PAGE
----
Monday, December 01, 2008

Poison pen

Until either (1) the art of letter-writing died out due to the advent of email, or (2) I (sadly) grew out of it, whichever came first (ie up until about 15 years ago), I used to correspond with dozens of people, many of whom I never met: penpals from Middlesex, Nigeria, Minnesota, or Glasgow, the early ones from Tammy and Misty, a girls' comic, and the later ones from a long-defunct Scottish music magazine called CUT. I used to take incredible care with my envelopes, decorating them painstakingly with black and white pictures cut from music and art magazines and using a silver pen to write the address.

I met three of my correspondents in person in the late 1980s, just after I left home to go to university in Glasgow. They were all from the later group and were all completely different from each other. The only one I'm still in touch with, B from Blantyre, I met (by arrangement) beside the Smiths records in HMV in Renfield Street in my first year at university and although we haven't seen each other for a few years, he's someone I think of with great affection as having been a friend when I needed one and as someone I could pick up with again in a second.

The others were more peculiar: William, the only child of elderly parents, ran his father's gas bottle business in Mount Vernon in Glasgow and, as a present, bought me black towels from Harrods which served only to scandalise my room-mate, an uptight Free Presbyterian from Ullapool called Sheena. William was so nervous when we first met he was sweating profusely, and clumsily attempted to kiss me in his father's Nissan Sunny when he dropped me back at my student flat, while I equally clumsily tried to extricate myself. And then there was Tony from Broughty Ferry (the posh part of Dundee), who worked for the Sunday Post - in the advertising department, but he carried himself with the glamour of a journalist. We met in Princes Street Gardens. Compared to B and William, I was quite attracted to him, and we seemed to be getting on well, but it all went badly wrong when we began talking about what each of us had imagined the other might be like. He remarked "I had no idea what you would be like. I was worried you might be a fat Paki".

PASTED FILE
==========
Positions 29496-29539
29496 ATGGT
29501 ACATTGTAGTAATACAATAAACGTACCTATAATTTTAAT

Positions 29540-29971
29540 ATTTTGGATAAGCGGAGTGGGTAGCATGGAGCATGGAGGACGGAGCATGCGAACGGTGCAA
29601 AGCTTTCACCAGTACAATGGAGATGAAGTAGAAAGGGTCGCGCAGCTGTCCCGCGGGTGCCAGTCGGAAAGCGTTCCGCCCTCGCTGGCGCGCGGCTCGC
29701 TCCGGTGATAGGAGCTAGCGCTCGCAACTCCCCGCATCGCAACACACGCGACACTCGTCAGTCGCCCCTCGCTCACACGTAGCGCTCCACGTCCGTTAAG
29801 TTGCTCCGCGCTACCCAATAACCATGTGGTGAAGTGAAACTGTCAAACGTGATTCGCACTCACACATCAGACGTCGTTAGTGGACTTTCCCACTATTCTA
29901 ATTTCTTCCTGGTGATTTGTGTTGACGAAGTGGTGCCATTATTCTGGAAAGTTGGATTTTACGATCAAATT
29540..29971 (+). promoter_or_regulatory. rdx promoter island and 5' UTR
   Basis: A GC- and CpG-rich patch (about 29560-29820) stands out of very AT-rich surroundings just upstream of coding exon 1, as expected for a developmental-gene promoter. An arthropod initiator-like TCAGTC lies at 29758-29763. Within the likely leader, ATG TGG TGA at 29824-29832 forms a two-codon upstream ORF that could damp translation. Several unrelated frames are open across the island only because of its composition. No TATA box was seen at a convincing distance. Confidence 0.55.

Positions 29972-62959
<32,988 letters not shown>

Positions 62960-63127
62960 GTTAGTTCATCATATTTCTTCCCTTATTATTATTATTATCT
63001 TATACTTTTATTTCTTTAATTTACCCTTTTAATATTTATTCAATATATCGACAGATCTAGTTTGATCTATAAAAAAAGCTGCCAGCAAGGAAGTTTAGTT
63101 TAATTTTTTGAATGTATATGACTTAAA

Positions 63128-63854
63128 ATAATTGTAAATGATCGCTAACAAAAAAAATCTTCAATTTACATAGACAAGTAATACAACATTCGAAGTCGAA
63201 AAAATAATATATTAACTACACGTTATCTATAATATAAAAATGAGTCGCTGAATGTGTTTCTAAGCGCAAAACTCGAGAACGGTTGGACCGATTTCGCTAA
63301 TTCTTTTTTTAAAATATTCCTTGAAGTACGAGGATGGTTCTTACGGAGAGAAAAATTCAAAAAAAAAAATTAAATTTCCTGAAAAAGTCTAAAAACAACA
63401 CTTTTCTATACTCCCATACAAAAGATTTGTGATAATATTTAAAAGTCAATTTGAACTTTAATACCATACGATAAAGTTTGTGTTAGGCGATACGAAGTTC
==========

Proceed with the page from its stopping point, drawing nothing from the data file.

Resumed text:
Anon Y Mouse said...

I believe it it sometimes best not to sully the purity of a relationship born out of correspondence with an actual meeting in the physical realm.

But never having had a penpal, I am not really in a position to make that call.

Mancsoulsister said...

Oh god, penpals!!! Now there is a concept from a bygone age!

I had loads of penpals...
Dan in West Virginia, Monique in Groningen, Claudia in Berlin, Marlene in Ardberg, Adam in Budapest, Sophie in Nantes, Susanne in Zürich.... There lives always seemed so much more exotic and interesting than ME from Manchester. I am sure they are all in some way responsible for my incurable Wanderlust!

I also remember lavishly decorating letters and envelopes and sending small gifts (stickers, smash hits posters, badges..). I remember Sophie filled an envelope with bath salts for me once and Marlene sent me about 10 Atomkraft- nej tack badges.

I never met any of my many penpals although I did get an invite to Dan's wedding!!

Penpals.... the youth of today don't know what they are missing

LottieP said...

I think it might have been more of a female thing, Anon Y Mouse (great race, by the way, but where are you?) although I did have plenty of boys writing to me. I might even still have all those letters somewhere, in my mum's attic, if they survived my usual scorched earth approach.

I agree, MSS; relationships via email with people you've never met are more immediate but at the same time less personal than a letter. I love receiving handwritten letters and it's a matter of some regret that I rarely get any.

nmj said...

Hey Lottie, I guess you said something along the lines of - 'and I worried you might be a thick racist'... mmm, wonder which paper Tony works for now... I love this post, it would be a brilliant short story. I know Mt Vernon (ex-b.friend) and Broughty Ferry (ex close friend) well!

LottieP said...

Well indeed, NMJ - there was a shocked silence after that and then, as the saying goes, I made my excuses and left. We never wrote to each other again. I like to think that 20 years later he's sitting in front of a one-bar fire somewhere - maybe even in Broughty Ferry - musing upon his past mistakes.

Claire said...

I shall have to write to you! (as long as you write back).

This you remember his surname?

Word verification word of the day: cated

LottieP said...

Actually I'm not even sure he was called Tony, so thoroughly have I blocked him from my memory. Tony might be right; but it seems like an appropriate name for a wee nyaff, so he's stuck with it.